Back for more freelance-fu? In part one of my discussion on how to kick the living crap out the ho-hum moments that can creep into the daily routine of the average freelancer I covered a few techniques to liven up your groove and dispel evil. Here are a few more methods for exacting vengeance upon your freelance doldrum foes. Wield them well, and you should be able to voodoo jedi mind trick your way out of just about any writing rut you’ve managed to trip into.
Diversify Your Areas of Expertise
Reviews and previews are the meat and potatoes of freelance game journalism. Outlets almost always need freelancers to help pick up the slack with reviews and previews. Indeed, you’d be hard-pressed to get by as a freelancer in this industry without taking them on, but focusing on that alone can make for dull, flavorless work over the long haul. When a dash of salt doesn’t help, try drowning it in beer. If that doesn’t work, it’s time to strike out into new and exciting territory.
Pick a gaming-related subject that you dig, and find a way to carve the hell out of that niche. Make sure it’s something you feel passionate about. It can be a lot of fun to learn about a new topic that interests you, and the process of studying up on it can yield some great ideas for articles. Once you’ve identified this juicy goldmine of inspiration, grab your pickaxe and start whacking. Pitch features on the subject to different outlets. Concoct an idea for a regular column about it. Find a way to tailor your gaming coverage so that it integrates your topic of choice. When you’ve stretched it as far as you can, find another area to poke around in.
Focusing on a unique niche has other benefits too. Establishing yourself as an expert in a specific topic by writing about it frequently makes you stand out among other generalist freelancers competing for the same work. Aside from being a great way to set yourself apart from the pack, it can be very uplifting to be tackling your subject of choice on a regular basis. Being a long-time fan of DIY culture prior to becoming a freelance game journalist, I naturally gravitated towards the indie gaming scene as my niche of choice. It’s been very fulfilling to help foster coverage of indie developers among larger outlets that haven’t always been as receptive to it. I also just love writing about these quirky, smaller projects and the folks who create them. If you find something similar that fires up your engines, grab hold of it and get your idea wheels turning.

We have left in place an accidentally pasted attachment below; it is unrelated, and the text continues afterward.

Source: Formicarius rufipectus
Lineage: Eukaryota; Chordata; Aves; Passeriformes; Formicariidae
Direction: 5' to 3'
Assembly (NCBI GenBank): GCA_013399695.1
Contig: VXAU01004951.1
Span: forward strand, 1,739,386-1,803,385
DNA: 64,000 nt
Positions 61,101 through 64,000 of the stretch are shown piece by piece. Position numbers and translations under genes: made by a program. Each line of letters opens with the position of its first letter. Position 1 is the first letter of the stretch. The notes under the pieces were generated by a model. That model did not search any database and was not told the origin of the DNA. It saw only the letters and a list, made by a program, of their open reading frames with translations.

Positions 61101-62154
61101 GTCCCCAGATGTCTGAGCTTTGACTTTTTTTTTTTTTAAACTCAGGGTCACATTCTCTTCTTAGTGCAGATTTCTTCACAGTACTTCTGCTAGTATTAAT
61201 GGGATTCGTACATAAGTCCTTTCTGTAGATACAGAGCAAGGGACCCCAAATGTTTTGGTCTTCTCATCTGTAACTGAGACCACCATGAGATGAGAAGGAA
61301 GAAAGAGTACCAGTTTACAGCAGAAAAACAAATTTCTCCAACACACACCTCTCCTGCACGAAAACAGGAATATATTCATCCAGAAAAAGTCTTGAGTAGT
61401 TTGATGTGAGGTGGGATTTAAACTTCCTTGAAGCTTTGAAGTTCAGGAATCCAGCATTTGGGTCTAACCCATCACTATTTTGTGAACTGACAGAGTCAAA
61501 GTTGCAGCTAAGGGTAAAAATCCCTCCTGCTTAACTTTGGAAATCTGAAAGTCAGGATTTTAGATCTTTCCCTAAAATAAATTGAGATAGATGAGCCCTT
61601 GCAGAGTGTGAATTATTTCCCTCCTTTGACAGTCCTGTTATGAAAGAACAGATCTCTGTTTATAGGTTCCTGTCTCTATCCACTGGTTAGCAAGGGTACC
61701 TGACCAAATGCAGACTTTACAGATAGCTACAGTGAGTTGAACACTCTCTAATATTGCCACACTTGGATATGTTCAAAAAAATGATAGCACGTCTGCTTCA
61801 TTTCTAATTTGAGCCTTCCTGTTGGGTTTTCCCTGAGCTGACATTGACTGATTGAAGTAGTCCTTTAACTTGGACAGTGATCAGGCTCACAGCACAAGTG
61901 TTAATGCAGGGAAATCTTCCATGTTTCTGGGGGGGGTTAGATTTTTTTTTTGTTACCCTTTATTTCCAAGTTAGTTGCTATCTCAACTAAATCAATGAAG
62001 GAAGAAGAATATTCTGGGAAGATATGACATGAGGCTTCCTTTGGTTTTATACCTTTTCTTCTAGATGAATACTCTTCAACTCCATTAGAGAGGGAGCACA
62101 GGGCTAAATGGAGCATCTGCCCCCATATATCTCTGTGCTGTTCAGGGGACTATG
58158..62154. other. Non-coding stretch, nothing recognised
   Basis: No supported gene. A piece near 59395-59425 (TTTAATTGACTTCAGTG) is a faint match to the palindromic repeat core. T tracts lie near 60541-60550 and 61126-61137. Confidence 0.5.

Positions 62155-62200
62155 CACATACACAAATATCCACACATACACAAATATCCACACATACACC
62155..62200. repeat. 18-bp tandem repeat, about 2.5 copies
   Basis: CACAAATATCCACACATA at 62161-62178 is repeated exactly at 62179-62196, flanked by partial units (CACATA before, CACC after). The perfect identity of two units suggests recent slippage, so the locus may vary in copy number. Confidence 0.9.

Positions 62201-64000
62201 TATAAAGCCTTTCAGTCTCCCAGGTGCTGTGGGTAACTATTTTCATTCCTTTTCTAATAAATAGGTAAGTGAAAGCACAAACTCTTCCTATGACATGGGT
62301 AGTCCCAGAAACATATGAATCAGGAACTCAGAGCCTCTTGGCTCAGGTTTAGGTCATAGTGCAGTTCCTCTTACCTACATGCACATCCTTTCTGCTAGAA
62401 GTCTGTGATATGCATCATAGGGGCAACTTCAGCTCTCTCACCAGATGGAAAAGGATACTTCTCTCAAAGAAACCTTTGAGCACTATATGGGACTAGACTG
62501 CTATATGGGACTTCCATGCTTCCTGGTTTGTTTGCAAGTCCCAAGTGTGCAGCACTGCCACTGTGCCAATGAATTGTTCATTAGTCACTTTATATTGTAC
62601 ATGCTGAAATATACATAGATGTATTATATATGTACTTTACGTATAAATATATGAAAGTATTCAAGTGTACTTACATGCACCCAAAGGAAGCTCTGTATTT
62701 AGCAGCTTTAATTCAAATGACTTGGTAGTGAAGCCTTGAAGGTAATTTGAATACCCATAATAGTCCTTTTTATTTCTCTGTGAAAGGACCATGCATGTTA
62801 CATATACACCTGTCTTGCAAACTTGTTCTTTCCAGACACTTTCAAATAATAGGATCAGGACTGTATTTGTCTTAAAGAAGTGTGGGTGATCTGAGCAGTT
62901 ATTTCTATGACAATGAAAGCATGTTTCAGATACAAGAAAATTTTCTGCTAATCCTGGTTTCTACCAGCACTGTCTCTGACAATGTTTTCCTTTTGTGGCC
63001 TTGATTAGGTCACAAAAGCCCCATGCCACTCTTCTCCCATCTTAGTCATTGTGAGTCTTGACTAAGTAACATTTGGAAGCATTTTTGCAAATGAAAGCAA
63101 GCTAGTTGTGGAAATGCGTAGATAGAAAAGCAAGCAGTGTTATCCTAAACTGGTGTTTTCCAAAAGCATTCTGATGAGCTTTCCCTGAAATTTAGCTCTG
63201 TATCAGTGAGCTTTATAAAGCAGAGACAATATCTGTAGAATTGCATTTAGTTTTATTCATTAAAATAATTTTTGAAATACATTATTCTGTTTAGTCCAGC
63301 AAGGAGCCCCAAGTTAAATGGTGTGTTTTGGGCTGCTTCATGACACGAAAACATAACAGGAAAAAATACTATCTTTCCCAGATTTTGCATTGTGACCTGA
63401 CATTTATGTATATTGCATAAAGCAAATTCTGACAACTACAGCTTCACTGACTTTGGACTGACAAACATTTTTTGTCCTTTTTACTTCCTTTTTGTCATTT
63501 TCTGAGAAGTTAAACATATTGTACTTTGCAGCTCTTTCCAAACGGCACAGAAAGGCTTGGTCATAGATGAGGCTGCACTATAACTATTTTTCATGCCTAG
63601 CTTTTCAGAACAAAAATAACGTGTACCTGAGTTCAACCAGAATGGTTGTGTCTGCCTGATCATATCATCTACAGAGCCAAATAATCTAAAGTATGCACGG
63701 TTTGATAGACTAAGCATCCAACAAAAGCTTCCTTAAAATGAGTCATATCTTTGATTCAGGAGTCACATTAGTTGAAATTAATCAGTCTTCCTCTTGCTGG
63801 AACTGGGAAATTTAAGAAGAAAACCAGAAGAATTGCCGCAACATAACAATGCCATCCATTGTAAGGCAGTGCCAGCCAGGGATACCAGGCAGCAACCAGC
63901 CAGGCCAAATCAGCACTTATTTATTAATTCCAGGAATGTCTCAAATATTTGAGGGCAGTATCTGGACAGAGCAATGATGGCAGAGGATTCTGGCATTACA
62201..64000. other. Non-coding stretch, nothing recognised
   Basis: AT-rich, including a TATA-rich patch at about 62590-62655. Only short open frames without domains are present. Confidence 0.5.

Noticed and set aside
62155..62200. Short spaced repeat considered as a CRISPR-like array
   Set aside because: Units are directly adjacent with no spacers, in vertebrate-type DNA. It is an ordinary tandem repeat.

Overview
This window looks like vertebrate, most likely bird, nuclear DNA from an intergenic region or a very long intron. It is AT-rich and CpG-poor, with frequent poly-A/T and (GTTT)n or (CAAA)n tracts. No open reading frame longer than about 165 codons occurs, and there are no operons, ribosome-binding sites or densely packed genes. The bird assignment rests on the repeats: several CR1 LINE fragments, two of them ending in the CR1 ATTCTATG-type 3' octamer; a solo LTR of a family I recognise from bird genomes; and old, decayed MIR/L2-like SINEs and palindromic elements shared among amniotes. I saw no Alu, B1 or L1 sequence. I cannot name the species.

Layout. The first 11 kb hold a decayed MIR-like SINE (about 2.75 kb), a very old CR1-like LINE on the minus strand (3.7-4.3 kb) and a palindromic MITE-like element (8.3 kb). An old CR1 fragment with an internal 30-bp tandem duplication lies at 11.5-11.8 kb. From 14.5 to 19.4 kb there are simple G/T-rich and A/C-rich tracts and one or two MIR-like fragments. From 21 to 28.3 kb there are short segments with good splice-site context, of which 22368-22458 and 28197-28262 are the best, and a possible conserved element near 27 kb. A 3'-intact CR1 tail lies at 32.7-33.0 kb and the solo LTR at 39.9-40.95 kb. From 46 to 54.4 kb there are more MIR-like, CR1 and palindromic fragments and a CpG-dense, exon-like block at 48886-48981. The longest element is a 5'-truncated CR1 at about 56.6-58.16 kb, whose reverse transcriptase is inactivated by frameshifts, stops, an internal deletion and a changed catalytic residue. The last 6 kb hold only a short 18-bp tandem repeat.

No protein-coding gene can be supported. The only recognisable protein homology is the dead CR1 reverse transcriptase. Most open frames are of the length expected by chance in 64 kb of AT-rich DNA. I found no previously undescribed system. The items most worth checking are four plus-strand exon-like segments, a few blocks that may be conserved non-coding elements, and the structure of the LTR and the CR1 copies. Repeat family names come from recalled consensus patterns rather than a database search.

Cut Loose Dead Weight
Hate to say it, but sometimes gigs lose their luster and become more of a hassle than they’re worth. This is less of an issue when you’re starting out in the freelancing world, but as you work your way up to higher paying outlets, you’ll reach a point where it just doesn’t make sense to continue pouring your writing mojo into smaller gigs that are too time intensive or pay very little. It can be hard to let go even when you know it’s time, but hanging on to sour work for too long can have a huge negative impact on your freelancing groove.
Let’s be clear. When I say “cut ‘em loose,” I don’t necessarily mean you should strap some TNT to that bridge you just crossed and get all Die Hard on it. You never know when you might find yourself in a hard spot and need some pick-up work to fill the void. It’s better to keep your options open, so you can rekindle those fires if you have to. Some editors won’t take kindly to your decision to move on. Most will understand. 99 percent of the time there’s no reason to be a jerk about it. Don’t be a dick.